My pursuit to become a songwriter started shortly after learning to read words and music twenty-something years ago. Throughout my quest to become better at what I love doing, I’ve studied a wide range of writing styles — both musical and linguistic. Here are five lessons that really stuck with me.
1. Have an anchor.
Come up with one thing you love — one component you’re won’t abandon. It can be a word, a chord, a melody, or a rhythm. Many of us write and rewrite a thousand times before a song is “finished.” Having an anchor will ensure that the drawing board is never completely empty when you inevitably feel the need to go back to it.
2. Throw yourself in, but bring others with you.
I agree with the old adage that you should “write what you know.” However, let’s look specifically at “what I know.” I’m a college-educated, mixed-race, middle-class, American female in my twenties, with a Canadian husband, one sibling, and a fifteen-pound dog. If my writing focused exclusively on those specifics, I’m not sure anyone would relate.
However, I understand heartbreak and happiness. I’m familiar with the touch of water, the smell of cigarettes, the colors of fire, and the sounds of a city at dusk. I know how it feels to be the only one who doesn’t get the joke and I’ve stood in a crowded room feeling completely alone. I’ve been swept off my feet and I’ve been dropped so hard a part of me shattered… and odds are, so have you.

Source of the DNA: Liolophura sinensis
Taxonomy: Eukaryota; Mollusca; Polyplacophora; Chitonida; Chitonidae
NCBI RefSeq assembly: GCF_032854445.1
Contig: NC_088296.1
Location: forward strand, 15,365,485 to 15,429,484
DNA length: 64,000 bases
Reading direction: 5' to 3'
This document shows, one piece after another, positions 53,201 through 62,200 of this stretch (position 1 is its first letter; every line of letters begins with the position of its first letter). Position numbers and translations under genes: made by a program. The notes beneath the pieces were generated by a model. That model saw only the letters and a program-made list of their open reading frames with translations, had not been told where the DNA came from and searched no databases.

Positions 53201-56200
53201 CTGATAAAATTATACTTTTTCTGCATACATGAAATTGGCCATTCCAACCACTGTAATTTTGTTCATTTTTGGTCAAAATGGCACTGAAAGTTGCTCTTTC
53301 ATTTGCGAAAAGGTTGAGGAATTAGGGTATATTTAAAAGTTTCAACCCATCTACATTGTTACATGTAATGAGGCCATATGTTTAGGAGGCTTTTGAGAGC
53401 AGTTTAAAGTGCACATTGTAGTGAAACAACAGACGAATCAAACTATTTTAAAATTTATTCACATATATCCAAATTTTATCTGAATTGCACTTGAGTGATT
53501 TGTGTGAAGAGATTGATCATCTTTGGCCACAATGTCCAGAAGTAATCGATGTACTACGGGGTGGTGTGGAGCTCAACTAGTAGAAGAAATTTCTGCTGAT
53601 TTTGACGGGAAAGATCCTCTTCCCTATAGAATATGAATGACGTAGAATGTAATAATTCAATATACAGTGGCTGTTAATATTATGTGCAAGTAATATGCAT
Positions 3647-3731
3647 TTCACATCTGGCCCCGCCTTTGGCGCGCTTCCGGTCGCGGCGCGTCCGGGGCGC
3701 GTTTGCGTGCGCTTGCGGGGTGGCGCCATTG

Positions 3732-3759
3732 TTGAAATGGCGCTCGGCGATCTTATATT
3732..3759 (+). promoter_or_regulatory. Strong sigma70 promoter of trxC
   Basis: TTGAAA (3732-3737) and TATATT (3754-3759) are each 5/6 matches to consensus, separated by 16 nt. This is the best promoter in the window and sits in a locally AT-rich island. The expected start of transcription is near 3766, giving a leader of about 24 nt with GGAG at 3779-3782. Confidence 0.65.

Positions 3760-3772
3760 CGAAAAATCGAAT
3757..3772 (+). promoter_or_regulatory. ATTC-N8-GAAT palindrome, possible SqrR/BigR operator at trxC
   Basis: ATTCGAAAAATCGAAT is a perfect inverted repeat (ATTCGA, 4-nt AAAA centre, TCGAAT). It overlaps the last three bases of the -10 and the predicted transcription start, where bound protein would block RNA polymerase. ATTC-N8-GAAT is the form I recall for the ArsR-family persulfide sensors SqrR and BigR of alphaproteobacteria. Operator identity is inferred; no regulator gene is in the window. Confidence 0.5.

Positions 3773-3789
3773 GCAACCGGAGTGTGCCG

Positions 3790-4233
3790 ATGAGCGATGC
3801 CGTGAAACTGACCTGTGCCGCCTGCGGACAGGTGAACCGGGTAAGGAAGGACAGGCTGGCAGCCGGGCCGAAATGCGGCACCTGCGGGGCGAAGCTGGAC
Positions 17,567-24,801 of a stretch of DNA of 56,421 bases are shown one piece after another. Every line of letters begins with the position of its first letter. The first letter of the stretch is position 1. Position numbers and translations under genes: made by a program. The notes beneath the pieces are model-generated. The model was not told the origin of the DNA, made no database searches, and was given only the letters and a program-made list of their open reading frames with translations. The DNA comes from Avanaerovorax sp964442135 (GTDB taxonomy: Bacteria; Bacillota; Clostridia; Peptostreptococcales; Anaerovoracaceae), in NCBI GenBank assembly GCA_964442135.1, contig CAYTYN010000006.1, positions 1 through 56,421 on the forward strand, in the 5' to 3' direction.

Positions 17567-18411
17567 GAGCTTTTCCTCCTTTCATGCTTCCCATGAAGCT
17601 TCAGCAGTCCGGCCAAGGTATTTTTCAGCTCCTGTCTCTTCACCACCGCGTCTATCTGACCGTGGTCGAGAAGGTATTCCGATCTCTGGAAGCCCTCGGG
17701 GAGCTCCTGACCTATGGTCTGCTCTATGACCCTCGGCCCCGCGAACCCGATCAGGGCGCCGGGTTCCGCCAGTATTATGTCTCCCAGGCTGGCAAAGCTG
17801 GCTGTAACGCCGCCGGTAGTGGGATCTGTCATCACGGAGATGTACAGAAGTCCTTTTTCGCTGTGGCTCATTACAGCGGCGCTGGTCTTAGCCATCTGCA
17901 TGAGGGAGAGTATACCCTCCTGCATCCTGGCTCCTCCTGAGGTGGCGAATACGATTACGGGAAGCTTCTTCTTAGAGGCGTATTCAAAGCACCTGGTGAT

The best songs, persona or otherwise, are the ones that take the listener to a place where they are overcome with empathy, even if they’ve never faced the exact scenario that is being described.
3. But seriously, throw yourself in.
On the other hand, if all lyrics had to be 100% relatable, there would be a finite number of verses in the world. Using details that are scene-setting and specific can let you filter the human condition through your personal perspective — and that’s one of the most profound contributions any songwriter can make.
You can tell me that the walls were pale blue and the old paint was chipping, or that you watched the rain roll down your windows while slowly sipping cold chamomile tea, while still focusing on an emotion or scenario I can understand in a personal way. Details will put a picture in my mind and help me embrace the general tone of your story.
4. Say your lyrics out loud.
It’s so tempting to focus on the number of syllables, ignoring the natural accents of the words. For the love of Johnny Mercer, Laura Marling, or whoever your favorite lyricist is, if you find yourself Chandler Bing-ing your lines, take a minute to consider some synonyms.
Saying your lyrics out loud will also help you figure out how comfortable they are to perform. If something scans well when spoken, chances are it’ll sound even better when it’s set to a melody.
5. Do more with your music.
I prefer writing “lyrics” to “poetry” for one simple reason: “lyric writing” implies that there will be music. I don’t possess the linguistic prowess of a proper poet, and setting my words to a tune allows me to express something that goes beyond the limitations I face with the English language.
Many people focus on either music or lyrics, and then go into default mode with the other component. Music should be there for more than sonic beauty and keeping time. Strong songwriting demonstrates a solid understanding of prosody — creating a sense of unity between music and lyrics.
If you are also on a quest to become the best songwriter you can be, be sure to check out Oli Rockberger’s course, The New Songwriter’s Workshop. It’s full of great tips, tricks, and lessons that shouldn’t be missed!